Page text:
Film Courage: Would you say you still spend 300 days a year writing EMPIRE?
Danny Strong: No. I was the first two seasons of EMPIRE. I was very active and then with season three I switched to consulting and made REBEL IN THE RYE. So now with seasons three and four, I’m still the executive producer on it, but I’m not nearly as hands on as I was for the first two seasons.
Film Courage: You probably couldn’t have written EMPIRE and REBEL IN THE RYE at the same time?
Danny Strong: Well I think I wrote REBEL IN THE RYE the first couple drafts before EMPIRE happened. And actually EMPIRE happening slowed my progress in getting REBEL IN THE RYE made because EMPIRE got made. So I ended up working on that. But I ended up directing a lot of episodes of EMPIRE, so that was an amazing experience for me to transition into directing. It just couldn’t have been a better way to really learn that craft because you have to move so quickly and I have plenty more to learn but it was a great start for me.
Film Courage: When you are writing…and I understand you have this writing day where you have your breakfast, get a lot of “housekeeping” out of the way, but is it easier to write in New York versus LA? Or the place doesn’t really matter?
Danny Strong: Well I love New York City. I love being there. I’m just so happy there, so for me I can write anywhere and that’s kind of one of the fun things about writing is I can be anywhere in the world and I can write. And it’s actually pretty cool to be in some random city some where in some random coffee shop and you’re writing and it’s like how often does someone have a job that they can do anywhere in the world? I mean that’s a lot of fun!
And I’m perfectly productive in Los Angeles. I just love being in New York and it’s just an exciting place to be.
Film Courage: Can you relate to J.D. Salinger’s process in terms of where once he crossed over into meditation and all of that and he needed to really barricade himself? Can you relate to this?
Danny Strong: I definitely don’t barricade myself at all. I actually write in public places. I don’t like being in a quiet room by myself. I have a certain amount of ADD and being in a quiet room I zone out and I’m less productive. So I actually like having people around me. I have my headset on, I listen to music. I write to movie scores. So I’m just listening to movie scores and people are around and there’s an energy and I find it very helpful. And it just helps me focus, but that’s just me. So the isolation of what Mr. Salinger did is kind of the opposite of how I work.
Film Courage: For new writers, I know they are told to get feedback from other people. I was recently reading Anne Lamott’s Bird By Bird and she talked about writing conferences and how they can be helpful, but at the same time the slashing to the edits is also stabbing the screenwriter a little bit. Can you talk about the kindest way to give someone honest feedback? So you are actually helping them, but you are not wounding them so they won’t go on [to write].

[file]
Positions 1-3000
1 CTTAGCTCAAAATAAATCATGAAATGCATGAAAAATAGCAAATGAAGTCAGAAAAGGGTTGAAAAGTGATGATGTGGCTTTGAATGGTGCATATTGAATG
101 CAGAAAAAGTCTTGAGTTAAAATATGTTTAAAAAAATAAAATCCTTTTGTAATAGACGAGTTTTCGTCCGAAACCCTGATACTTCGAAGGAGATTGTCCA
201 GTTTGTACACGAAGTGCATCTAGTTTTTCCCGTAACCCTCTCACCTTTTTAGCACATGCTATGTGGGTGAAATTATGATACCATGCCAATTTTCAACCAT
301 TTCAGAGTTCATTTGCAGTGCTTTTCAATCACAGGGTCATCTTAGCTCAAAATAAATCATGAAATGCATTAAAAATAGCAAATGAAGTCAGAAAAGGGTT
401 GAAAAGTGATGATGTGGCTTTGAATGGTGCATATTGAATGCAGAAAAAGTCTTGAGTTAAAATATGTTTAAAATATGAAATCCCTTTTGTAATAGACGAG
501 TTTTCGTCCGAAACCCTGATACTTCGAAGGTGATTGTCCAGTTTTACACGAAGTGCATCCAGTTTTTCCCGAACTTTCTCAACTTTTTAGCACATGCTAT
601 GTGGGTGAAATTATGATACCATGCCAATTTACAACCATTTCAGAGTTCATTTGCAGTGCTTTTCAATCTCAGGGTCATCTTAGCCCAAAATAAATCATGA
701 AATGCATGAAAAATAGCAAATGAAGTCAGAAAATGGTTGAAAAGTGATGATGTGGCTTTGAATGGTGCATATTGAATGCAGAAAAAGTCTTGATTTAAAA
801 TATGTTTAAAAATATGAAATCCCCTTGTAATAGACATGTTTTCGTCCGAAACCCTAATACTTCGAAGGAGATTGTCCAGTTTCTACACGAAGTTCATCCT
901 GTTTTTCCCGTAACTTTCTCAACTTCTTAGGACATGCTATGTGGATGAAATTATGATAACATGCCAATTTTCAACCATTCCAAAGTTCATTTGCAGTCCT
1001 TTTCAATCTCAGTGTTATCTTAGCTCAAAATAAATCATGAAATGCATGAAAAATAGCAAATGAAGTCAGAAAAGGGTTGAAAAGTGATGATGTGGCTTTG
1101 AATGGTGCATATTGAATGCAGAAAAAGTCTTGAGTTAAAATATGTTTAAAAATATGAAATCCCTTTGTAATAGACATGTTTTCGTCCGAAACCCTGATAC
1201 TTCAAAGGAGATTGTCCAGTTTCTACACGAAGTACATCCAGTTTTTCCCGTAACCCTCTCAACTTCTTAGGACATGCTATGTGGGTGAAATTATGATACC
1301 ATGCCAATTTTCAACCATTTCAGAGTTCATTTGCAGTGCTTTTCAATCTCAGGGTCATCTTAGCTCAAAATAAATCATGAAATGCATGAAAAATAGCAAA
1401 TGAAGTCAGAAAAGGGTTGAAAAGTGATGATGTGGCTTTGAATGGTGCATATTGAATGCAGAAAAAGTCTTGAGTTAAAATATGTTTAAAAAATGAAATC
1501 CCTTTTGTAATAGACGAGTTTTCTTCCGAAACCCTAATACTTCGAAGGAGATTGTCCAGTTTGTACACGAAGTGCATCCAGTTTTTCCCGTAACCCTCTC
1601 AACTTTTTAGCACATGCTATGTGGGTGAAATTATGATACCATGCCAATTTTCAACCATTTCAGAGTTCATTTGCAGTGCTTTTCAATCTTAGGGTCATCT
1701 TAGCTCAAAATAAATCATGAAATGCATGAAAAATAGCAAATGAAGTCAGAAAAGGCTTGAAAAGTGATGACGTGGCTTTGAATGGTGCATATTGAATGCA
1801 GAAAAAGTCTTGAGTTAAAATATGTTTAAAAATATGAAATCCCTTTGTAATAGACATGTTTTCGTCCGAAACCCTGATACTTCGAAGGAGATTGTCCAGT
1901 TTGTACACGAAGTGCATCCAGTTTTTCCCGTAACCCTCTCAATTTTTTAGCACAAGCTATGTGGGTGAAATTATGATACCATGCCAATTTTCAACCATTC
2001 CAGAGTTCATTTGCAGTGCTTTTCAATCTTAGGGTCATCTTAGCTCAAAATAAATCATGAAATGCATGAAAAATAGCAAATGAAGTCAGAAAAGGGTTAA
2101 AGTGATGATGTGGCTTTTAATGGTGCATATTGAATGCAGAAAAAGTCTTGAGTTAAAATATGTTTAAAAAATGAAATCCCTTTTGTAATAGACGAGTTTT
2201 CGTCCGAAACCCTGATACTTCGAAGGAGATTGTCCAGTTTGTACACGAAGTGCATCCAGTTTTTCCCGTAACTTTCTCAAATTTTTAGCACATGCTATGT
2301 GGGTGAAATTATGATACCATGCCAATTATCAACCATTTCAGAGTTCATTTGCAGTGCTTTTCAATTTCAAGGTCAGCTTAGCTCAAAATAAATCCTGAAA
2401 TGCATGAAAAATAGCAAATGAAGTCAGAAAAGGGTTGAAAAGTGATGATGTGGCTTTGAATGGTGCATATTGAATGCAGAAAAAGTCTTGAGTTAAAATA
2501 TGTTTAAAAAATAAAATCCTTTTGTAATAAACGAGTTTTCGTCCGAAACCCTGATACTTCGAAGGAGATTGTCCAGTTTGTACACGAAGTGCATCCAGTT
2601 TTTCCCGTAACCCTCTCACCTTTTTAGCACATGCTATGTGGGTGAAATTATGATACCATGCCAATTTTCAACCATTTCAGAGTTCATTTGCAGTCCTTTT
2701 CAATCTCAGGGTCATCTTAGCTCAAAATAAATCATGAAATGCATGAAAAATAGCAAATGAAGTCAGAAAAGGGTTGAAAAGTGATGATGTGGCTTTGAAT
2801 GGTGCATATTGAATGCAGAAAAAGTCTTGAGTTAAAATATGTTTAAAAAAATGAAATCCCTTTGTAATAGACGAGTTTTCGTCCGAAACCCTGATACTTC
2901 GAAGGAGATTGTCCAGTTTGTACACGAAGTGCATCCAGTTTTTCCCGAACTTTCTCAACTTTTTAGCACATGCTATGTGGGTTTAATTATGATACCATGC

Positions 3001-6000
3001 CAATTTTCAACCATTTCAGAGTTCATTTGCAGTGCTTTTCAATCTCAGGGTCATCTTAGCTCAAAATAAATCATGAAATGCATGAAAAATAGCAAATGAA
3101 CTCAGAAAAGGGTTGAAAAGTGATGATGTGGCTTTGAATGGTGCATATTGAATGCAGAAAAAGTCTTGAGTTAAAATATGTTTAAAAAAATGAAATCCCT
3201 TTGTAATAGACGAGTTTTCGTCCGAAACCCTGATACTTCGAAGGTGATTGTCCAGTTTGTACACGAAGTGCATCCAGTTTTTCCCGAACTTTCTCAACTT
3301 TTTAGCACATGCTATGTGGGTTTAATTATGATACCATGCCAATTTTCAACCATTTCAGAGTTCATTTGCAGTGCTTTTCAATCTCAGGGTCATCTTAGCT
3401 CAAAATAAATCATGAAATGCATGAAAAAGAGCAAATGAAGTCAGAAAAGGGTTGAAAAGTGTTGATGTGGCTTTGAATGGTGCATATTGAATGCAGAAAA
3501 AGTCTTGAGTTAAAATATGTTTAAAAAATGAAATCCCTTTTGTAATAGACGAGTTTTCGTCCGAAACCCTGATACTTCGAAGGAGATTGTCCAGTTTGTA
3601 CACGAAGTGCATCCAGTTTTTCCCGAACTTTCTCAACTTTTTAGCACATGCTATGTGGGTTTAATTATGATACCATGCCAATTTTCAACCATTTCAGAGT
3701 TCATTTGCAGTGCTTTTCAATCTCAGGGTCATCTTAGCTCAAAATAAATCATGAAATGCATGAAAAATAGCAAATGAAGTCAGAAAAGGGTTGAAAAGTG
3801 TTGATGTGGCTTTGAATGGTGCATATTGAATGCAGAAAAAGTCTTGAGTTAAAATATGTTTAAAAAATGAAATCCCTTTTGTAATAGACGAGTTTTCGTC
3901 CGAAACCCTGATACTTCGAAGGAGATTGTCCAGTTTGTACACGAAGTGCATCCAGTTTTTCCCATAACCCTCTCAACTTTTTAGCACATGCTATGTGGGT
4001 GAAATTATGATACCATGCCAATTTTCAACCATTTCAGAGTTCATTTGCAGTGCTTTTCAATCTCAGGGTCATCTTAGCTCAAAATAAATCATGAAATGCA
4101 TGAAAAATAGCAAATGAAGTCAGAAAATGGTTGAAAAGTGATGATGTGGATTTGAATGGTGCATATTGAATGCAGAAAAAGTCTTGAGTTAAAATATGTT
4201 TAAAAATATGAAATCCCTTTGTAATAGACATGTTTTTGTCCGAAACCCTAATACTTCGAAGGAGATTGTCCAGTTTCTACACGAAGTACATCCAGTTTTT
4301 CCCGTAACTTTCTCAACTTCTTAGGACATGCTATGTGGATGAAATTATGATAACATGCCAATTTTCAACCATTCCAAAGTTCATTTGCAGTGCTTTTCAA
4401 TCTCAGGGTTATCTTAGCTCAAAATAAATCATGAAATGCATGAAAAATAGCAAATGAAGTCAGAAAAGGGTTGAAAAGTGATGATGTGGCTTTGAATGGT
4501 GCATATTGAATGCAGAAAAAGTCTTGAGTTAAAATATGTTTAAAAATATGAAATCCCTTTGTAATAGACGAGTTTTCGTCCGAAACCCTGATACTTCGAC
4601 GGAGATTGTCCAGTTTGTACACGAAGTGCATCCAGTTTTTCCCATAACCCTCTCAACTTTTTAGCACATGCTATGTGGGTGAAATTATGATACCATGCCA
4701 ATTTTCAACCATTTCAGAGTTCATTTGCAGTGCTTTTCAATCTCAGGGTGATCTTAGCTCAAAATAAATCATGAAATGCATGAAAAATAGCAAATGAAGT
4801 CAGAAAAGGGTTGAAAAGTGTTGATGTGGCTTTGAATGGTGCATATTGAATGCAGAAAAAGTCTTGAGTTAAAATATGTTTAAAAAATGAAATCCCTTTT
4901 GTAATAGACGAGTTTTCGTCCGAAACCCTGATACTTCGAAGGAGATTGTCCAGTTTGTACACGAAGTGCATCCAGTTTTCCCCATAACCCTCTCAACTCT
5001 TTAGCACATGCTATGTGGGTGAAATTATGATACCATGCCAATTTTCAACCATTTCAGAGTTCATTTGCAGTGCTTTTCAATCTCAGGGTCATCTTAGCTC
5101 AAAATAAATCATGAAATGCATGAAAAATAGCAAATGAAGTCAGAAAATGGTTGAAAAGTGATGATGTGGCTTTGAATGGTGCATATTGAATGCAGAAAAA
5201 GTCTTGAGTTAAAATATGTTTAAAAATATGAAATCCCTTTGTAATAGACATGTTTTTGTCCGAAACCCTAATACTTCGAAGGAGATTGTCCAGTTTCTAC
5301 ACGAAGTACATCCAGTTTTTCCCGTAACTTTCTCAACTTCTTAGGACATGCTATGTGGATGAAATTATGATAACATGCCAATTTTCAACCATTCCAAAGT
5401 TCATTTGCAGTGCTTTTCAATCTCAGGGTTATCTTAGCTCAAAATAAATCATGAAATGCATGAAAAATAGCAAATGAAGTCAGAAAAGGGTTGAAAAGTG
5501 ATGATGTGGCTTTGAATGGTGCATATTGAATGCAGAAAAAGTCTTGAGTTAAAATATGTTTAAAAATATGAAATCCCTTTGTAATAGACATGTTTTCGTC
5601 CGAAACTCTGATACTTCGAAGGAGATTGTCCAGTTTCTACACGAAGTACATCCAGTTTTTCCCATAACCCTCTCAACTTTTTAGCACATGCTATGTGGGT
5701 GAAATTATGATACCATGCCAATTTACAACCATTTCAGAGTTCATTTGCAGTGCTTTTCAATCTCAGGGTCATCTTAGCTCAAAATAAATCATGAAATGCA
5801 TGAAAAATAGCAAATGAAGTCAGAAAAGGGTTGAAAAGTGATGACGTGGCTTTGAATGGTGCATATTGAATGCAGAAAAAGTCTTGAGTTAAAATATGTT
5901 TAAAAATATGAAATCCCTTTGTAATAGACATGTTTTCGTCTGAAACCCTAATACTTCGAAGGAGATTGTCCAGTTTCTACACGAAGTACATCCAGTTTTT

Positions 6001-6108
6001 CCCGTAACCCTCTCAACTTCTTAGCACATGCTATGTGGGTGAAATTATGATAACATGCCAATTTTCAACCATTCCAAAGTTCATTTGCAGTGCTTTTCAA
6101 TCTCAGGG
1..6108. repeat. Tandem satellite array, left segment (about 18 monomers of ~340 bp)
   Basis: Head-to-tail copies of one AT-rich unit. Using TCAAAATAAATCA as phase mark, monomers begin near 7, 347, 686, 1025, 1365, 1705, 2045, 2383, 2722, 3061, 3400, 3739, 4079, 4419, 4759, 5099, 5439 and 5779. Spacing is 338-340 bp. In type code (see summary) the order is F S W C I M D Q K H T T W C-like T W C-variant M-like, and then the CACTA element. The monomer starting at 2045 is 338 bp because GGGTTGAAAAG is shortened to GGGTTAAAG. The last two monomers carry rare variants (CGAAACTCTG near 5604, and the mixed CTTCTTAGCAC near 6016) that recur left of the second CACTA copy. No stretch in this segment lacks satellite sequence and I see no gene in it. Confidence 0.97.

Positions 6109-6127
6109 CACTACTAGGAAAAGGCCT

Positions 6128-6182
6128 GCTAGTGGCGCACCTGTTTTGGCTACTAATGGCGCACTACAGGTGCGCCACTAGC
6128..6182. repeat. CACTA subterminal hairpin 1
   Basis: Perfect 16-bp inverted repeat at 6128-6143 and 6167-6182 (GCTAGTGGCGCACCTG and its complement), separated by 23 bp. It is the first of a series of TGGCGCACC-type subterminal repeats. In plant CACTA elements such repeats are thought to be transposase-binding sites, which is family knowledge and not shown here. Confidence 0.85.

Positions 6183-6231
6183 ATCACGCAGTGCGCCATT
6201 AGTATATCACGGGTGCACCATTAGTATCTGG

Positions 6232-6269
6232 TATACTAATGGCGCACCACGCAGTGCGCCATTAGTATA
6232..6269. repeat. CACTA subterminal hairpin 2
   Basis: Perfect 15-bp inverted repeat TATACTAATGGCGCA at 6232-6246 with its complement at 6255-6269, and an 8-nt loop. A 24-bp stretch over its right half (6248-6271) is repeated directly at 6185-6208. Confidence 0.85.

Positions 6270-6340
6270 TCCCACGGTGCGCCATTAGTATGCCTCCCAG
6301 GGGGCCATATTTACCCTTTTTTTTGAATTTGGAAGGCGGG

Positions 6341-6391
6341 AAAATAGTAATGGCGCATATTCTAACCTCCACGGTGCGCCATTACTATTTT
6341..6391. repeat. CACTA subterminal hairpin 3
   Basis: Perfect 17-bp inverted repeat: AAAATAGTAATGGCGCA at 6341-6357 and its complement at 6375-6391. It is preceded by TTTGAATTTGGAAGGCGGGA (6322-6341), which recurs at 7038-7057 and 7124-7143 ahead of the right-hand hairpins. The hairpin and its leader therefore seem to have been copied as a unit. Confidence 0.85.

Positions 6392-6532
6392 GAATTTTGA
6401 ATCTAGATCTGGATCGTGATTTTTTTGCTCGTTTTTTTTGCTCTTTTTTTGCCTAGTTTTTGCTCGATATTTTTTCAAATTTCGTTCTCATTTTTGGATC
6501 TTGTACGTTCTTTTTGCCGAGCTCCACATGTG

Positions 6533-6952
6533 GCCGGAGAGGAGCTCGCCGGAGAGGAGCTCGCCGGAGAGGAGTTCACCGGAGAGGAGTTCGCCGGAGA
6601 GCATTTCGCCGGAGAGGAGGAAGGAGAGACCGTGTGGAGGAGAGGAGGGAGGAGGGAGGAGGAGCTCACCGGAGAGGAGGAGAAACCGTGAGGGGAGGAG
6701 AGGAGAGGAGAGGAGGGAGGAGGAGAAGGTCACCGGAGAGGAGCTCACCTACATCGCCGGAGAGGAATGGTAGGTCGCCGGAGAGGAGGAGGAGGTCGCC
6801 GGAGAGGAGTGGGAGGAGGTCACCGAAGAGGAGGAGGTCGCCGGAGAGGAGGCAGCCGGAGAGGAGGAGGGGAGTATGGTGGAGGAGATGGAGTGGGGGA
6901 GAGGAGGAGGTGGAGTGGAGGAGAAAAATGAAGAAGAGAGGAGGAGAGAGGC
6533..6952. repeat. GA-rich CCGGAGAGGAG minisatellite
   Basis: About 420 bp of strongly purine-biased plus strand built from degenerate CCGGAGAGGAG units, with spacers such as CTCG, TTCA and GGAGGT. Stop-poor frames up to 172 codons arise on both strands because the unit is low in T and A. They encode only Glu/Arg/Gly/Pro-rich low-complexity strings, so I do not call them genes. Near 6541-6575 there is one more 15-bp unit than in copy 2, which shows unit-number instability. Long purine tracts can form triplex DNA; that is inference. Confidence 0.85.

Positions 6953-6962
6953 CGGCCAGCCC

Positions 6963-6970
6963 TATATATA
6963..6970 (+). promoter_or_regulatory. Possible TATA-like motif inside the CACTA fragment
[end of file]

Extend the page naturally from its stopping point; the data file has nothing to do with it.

Danny Strong: Well I think that the best way to give feedback and I very much rely on feedback and I need notes from people and it helps me see problems and it’s a very important part of my process is getting feedback.
But I think to keep…I mean good feedback is when it’s just about the script. It doesn’t get personal. It doesn’t talk about bigger ideas of whether you can do this or not or you have talent or not. Where it’s literally about how to make this script or this story better in areas that are problematic. I think it’s really important when someone is getting feedback that they talk to a few people. That they get feedback from maybe three people. Because there could be feedback that someone gives you that they are very passionate about but they don’t know what they’re talking about. It’s bad feedback and they’re just not good at giving feedback. There’s a lot of people that aren’t good at giving feedback, right? So you want a few opinions. And for me when I start hearing from two or three people the same problem they’re having, well there’s probably a problem there and there is probably something I need to address. And one of my favorite parts of writing is when I take a problem and then I fix it and then it’s good. That’s so exciting because you have something that was bad that’s now good and it’s like you have a hole and instead of a ditch, you have a statue there instead. So I can only get there by getting feedback from people.
Question For The Viewers: Are you more productive in a public writing space?
The world of J.D. Salinger is brought vividly to life in this portrait of one of the most renowned, controversial, and enigmatic authors of our time. In mid-20th century New York, a young salinger (Nicholas Hoult) struggles to find his voice, pursues a love affair with a famed socialite (Zoey Deutch) and leaves for the frontlines of World War II. Publishing his masterpiece, The Catcher in the Rye, brings him overnight fame and notoriety, leading him to withdraw from the public eye for the rest of his life. Co-starring Kevin Spacey and Sarah Paulson.